AMCIS 2010

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Contents

Minitrack Virtual Communities

16th Americas Conference on Information Systems

August 12-15 2010, Lima, Peru

Call for Papers AMCIS 2010

Special Issue

Best papers in this mini-track will be fast-tracked for a special issue of the International Journal of Virtual Communities and Social Networking. This special issue will be guest edited by Professors Leimeister, Rajagopalan and Lechner. Journal details are available at:

International Journal of Virtual Communities and Social Networking (IJVCSN)


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Please visit the new Virtual Comunity Book Project.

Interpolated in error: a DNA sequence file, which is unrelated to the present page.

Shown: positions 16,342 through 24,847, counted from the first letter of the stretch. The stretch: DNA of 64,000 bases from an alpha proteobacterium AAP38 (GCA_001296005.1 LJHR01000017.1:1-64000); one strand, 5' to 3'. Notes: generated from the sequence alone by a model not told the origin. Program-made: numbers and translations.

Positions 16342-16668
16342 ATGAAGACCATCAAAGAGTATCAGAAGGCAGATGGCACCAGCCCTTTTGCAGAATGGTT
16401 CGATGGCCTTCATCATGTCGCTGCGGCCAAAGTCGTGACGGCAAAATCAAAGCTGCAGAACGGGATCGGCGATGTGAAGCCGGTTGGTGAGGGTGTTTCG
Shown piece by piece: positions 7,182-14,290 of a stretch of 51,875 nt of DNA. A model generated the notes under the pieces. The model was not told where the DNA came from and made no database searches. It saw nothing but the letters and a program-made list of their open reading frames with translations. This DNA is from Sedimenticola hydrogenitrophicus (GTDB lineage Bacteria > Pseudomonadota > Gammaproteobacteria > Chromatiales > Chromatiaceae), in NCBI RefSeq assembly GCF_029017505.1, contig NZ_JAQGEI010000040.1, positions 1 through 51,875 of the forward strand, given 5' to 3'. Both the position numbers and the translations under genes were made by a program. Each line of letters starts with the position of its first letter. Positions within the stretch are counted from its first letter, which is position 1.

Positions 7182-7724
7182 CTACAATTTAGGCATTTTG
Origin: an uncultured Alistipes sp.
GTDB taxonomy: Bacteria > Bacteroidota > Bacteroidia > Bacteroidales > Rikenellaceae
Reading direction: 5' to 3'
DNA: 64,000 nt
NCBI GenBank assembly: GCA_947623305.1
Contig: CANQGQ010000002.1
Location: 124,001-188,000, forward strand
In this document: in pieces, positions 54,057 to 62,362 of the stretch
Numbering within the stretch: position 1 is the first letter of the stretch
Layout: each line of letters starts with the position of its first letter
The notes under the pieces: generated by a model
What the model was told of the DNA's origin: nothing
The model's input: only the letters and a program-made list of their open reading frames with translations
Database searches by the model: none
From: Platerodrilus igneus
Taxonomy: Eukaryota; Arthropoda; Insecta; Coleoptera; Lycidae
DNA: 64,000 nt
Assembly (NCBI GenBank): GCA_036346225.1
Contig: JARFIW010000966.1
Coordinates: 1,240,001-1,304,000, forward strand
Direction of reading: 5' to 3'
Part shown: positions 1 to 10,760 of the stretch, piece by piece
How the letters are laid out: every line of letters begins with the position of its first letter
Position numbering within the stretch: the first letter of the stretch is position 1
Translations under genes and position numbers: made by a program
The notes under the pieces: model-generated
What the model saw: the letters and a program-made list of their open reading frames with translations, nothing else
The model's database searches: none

Supported by Fachgruppe CSCW of Gesellschaft fuer Informatik

Abstract

This Mini-Track builds on the success of the preceding AMCIS mini-tracks on Virtual Communities and Social Networking. During the last ten years we have been gathering a community of researchers who are interested in the field of Virtual Communities and Social Networking and related issues. Please visit the Mini-Track website at http://www.virtual-communities.net